The reasons why the Democrats were demolished in the Midterms were 1) the economy, 2) Obama and 3) Race, and most importantly, the way those three things became conflated in the minds of many white working class and lower middle class, Midwestern voters.

Yes, Democrats got murdered because of the economy but more; it was the failure of Democrats to frame a credible argument about the economy.

The Administration’s official insistence that we are in a slow economic recovery, when most working people know we are in a deep and open ended recession allowed an opening for the Republicans that shouldn’t have been there. This is especially true given that most of what the Republicans propose–privatizing Social security, protecting Wall Street and Big Finance– is anathema to the Reagan Democrats of the Midwest who abandoned the party at this election.

There is not one answer to why the Reagan Democrats abandoned the Party this cycle. The fire probably started when Obama and Geithner continued the Bush and Paulson policies of bailing out the banks and Wall Street even as working class jobs continued to be offshored and/or eliminated.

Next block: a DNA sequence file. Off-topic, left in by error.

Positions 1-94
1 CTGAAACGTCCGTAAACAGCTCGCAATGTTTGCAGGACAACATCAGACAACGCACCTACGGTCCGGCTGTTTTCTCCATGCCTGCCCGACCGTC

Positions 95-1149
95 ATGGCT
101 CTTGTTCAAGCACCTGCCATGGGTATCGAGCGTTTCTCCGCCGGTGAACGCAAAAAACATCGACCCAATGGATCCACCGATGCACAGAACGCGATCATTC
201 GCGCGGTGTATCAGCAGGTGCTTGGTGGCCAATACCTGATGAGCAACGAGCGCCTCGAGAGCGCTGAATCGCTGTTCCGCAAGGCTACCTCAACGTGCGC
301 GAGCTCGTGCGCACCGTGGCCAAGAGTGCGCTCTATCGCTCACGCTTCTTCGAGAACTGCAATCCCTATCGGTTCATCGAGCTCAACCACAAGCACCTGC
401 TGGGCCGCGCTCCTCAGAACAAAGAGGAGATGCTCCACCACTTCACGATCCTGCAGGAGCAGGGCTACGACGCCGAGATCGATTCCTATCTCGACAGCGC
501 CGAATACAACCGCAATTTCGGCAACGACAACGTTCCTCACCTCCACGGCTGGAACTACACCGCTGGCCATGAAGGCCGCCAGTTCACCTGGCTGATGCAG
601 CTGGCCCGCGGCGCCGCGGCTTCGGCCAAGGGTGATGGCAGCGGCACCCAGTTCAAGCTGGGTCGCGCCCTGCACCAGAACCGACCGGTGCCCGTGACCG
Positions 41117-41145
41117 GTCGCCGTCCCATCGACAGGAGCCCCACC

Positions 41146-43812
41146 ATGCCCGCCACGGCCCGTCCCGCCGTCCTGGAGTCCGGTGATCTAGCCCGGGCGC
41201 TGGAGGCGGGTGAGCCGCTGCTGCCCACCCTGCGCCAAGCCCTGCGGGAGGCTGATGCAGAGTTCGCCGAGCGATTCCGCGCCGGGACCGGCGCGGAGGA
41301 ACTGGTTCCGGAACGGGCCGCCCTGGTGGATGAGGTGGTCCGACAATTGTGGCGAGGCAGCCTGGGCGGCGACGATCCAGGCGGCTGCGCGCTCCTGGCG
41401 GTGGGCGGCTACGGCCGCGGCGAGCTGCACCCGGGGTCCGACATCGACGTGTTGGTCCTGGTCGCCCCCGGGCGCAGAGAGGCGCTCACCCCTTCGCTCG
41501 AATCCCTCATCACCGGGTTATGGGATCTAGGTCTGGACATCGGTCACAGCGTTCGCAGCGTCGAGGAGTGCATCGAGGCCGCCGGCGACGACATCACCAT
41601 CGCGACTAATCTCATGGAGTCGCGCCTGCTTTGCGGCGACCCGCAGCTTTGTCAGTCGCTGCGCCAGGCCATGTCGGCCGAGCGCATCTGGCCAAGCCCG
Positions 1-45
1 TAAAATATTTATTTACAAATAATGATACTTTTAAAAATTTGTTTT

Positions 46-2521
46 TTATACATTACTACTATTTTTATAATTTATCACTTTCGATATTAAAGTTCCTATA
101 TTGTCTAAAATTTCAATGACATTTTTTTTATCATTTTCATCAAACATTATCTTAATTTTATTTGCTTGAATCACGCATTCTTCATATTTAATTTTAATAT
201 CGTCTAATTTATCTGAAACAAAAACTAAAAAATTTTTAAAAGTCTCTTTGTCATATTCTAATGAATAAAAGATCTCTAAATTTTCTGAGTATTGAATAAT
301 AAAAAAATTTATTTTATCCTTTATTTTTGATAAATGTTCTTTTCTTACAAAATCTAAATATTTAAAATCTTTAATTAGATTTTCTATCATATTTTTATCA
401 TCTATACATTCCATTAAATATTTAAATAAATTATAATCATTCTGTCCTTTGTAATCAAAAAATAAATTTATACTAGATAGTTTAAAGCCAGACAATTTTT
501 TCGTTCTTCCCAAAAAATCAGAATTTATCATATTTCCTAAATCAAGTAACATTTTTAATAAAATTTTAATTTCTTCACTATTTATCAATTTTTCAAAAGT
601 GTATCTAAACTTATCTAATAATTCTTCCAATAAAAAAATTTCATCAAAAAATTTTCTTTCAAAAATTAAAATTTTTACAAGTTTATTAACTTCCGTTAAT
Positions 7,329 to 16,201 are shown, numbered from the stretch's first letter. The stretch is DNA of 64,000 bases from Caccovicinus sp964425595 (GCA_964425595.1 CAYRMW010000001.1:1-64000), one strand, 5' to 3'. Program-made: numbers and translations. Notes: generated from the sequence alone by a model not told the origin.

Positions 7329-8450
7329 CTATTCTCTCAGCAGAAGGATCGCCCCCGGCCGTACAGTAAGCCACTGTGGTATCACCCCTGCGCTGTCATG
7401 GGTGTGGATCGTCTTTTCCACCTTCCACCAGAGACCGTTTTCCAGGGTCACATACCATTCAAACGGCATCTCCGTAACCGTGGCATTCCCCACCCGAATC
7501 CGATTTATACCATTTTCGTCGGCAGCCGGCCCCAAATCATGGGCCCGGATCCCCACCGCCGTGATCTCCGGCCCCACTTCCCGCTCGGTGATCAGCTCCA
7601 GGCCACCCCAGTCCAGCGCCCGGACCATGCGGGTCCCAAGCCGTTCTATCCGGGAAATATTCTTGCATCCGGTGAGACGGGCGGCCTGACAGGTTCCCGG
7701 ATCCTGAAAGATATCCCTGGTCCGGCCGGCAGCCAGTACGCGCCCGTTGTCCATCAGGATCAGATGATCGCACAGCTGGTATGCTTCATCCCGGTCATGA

It was then fanned on talk radio and Fox News using the rhetorical red flag of mandated Health Care, but clearly there was a disposition on the part of white working class voters to distrust Obama.

Strictly speaking that sentiment goes back to at least the Pennsylvania Primary in 2008 and Obama’s famous “guns and bitterness” remark, but the truth is that argument was just a stand in for a deeper political divide. (See Obama and the new politics, April 2008)

Strategically, the strength of Obama’s candidacy was his cerebral appeal to liberal and suburban independent voters for a new politics of reason. He was a black candidate who had turned away from the politics of anger and resentment and seemed to point to the possibility that we as a people could also move beyond race and the old divides.

We, his fans, saw Obama’s candidacy as a symbolic moment and his election, the change we had been waiting for.

As many wrote at the time, it wasn’t a political campaign, it was a-once-in-a-lifetime PR campaign in which the brand, Obama, becomes magically linked with an only-in-your-dreams product: Barack Obama is hope&change.

Obama and his advisors knew–or should have known–that no one could ever live up to that level of expectation.

As my wife, an Obama supporter, said to me last week; to get elected, Obama did a deal with the devil and now the bill is coming due.

The weak link in the Obama candidacy was always that in his reasoned appeal to liberals and so-called independents, he was leaving behind the ethnic, white working class base of the old New Deal coalition. (see “The Little Putz”, April 2010). Despite a dry, academic lip service to the politics of class, Obama’s heart clearly wasn’t in it.